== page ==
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How to Become an Architectural Technologist

Specialists in the science of architecture, building design and construction, architectural technologists work closely with architects in order to help realise their concepts and goals. Largely sticking to the technical side of design, it is their job to ensure that a design can and will perform successfully when it goes into construction.

From advising on the most suitable materials, to making sure that all required regulations are met/quotas filled- the role played by the professional architectural technologist is vital within modern construction. Acting to monitor quality, manage costs and deadlines- there’s a lot more to the job than most would think.

Here’s a breakdown of the duties taken on by the average architectural technologist:

-          Assessing clients' needs

-          Collecting and analysing technical data

-          Advising on legal requirements

-          Winning tenders and negotiating contracts

-          Advising on materials

-          Carrying out land and building surveys

-          Making drawings for use on site

-          Checking progress and inspecting completed building work.

Pay Rates

Level of Experience


Typical Pay Band

Junior (0-3 years on the job) 



£15,000 - £23,000

Mid (3-10 years on the job)



£24,000 - £28,000

Senior (10+ years on the job)



£30,000 - £45,000



The Educational Route

Ever-present in the world of professional vocation, entrance into a role via education is of course applicable within the field of architecture. Many Universities UK-wide offer degrees in architectural technology, though do note it’s always advantageous to seek out one that is accredited by the Chartered Institute of Architectural Technologists (CIAT). Currently, the UK and Republic of Ireland offer 30 such accredited programmes, with a full list available on the organisations website.

Completion of an accredited degree offers all candidates an immediate advantage on the basis that they will receive exemptions against their Professional and Occupational Performance Record- which is needed in order to qualify as a chartered architectural technologist. Whilst work in this area is most available to those with a degree in architectural technology itself, qualifications in related subjects such as; building services engineering, building/construction, civil and structural engineering, computer-aided engineering, built environment studies and surveying are all also relevant to a career in this field.

Whilst postgraduate qualifications are not necessary for entry into the profession, many Masters courses and subsequent research opportunities do exist within the field. Just as with undergraduate courses, the CIAT also has a list of postgrad courses it has accredited to date on its website.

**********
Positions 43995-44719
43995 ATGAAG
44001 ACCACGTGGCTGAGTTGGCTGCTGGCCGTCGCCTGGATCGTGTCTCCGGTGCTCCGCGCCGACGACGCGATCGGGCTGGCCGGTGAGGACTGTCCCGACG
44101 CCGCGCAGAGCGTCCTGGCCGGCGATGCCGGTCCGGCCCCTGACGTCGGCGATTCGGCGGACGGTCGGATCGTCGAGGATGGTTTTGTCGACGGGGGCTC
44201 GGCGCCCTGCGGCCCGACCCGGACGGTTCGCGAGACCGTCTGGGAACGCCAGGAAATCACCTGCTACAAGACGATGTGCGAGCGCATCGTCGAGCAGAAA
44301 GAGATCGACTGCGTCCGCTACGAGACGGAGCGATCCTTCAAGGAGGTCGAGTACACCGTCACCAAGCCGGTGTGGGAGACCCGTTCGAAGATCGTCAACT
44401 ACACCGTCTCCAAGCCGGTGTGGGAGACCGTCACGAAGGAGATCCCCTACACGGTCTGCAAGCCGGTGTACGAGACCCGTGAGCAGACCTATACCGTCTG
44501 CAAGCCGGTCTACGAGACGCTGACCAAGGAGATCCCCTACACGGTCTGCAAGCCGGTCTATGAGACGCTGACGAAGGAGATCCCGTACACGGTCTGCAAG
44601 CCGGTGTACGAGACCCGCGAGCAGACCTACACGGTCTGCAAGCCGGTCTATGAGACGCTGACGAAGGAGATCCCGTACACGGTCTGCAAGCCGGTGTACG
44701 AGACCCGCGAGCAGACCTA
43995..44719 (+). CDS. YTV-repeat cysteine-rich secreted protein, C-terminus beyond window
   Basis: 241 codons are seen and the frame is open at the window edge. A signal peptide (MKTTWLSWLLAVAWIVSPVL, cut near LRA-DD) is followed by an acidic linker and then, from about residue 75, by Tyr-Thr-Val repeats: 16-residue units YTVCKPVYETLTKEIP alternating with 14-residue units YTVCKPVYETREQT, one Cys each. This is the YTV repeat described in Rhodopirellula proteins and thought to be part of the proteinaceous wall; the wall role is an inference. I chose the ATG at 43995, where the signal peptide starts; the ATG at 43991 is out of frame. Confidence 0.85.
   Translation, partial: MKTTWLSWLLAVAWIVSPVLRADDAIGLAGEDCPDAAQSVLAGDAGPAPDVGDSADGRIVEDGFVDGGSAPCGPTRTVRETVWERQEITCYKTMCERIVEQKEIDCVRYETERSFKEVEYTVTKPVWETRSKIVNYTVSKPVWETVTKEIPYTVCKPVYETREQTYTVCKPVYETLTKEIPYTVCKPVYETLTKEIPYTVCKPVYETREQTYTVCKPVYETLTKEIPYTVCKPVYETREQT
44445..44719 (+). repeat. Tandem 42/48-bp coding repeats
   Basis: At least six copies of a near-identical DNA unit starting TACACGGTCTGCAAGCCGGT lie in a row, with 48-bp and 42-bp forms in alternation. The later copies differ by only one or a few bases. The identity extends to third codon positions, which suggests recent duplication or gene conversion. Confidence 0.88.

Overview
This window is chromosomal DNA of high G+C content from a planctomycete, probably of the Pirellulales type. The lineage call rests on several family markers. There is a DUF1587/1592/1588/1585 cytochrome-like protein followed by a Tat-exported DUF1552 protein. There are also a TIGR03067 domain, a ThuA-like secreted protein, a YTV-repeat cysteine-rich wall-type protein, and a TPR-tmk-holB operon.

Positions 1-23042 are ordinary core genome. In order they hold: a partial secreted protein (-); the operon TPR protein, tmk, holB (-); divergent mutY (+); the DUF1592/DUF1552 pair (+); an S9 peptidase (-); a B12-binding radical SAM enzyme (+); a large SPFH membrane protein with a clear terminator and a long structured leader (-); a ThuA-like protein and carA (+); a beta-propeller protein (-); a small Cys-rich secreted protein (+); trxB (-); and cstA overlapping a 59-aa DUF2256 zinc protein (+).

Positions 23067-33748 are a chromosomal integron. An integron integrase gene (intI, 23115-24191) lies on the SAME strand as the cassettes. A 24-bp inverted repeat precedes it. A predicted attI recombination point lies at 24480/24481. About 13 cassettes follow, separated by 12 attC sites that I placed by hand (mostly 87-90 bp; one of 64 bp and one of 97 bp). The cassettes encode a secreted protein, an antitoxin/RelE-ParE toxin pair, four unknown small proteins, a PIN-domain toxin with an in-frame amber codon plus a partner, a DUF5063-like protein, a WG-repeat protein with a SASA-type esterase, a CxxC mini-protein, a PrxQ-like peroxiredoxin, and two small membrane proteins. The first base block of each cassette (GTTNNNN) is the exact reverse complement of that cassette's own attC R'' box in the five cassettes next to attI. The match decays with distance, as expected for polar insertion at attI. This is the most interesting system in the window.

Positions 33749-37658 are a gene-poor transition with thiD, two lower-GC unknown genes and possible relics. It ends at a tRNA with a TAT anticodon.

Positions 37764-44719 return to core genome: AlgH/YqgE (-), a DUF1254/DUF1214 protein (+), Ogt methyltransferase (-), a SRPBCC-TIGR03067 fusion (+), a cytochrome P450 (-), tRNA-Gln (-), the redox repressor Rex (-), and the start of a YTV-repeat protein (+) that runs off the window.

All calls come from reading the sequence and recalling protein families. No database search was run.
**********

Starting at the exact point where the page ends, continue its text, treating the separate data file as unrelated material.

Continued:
Furthermore, entry with an HNC/HND in building studies, construction, architectural technology or construction; not to mention a foundation degree in architectural technology, will likely lead to the employment as a professionally qualified architectural technician. These professionals operate in much the same way, though are unable to practice on their own.

The Non-Educational Route

Entrance into this profession is possible without a degree or recognised qualification, via the CIAT’s profile candidate route. Providing the applicant has substantial relative-experience, a technician role is in no way out of their reach. In the event that a candidate excels once this stage is reached, they may even reach the level of a chartered architectural technologist.

Relevant industry experience is particularly valuable, essential even, for those looking to crack this industry without a higher qualification. Given the widespread and continuous necessity for skilled workers in this field, the number of sources a hopeful can follow in order to track down some experience which will strengthen their skillset is relatively infinite.

As outlined on the CIAT website, in order to succeed a candidate must display evidence of the following:

  • leadership skills and a willingness to take responsibility,
  • good communication skills,
  • the ability to work collaboratively as part of a team,
  • a logical and practical approach
  • an ability to solve problems,
  • a good eye for detail and design,
  • the ability to visualise objects in 3D,
  • planning and organisational skills,
  • ability to learn quickly.

As far as career development is concerned, it is sometimes possible to move into areas that do not relate to construction, for example into other areas of industry and commerce.

Experienced chartered architectural technologists can work as consultants or as freelancers. There are also opportunities to teach and undertake research in universities or work as a trainer on industry courses.

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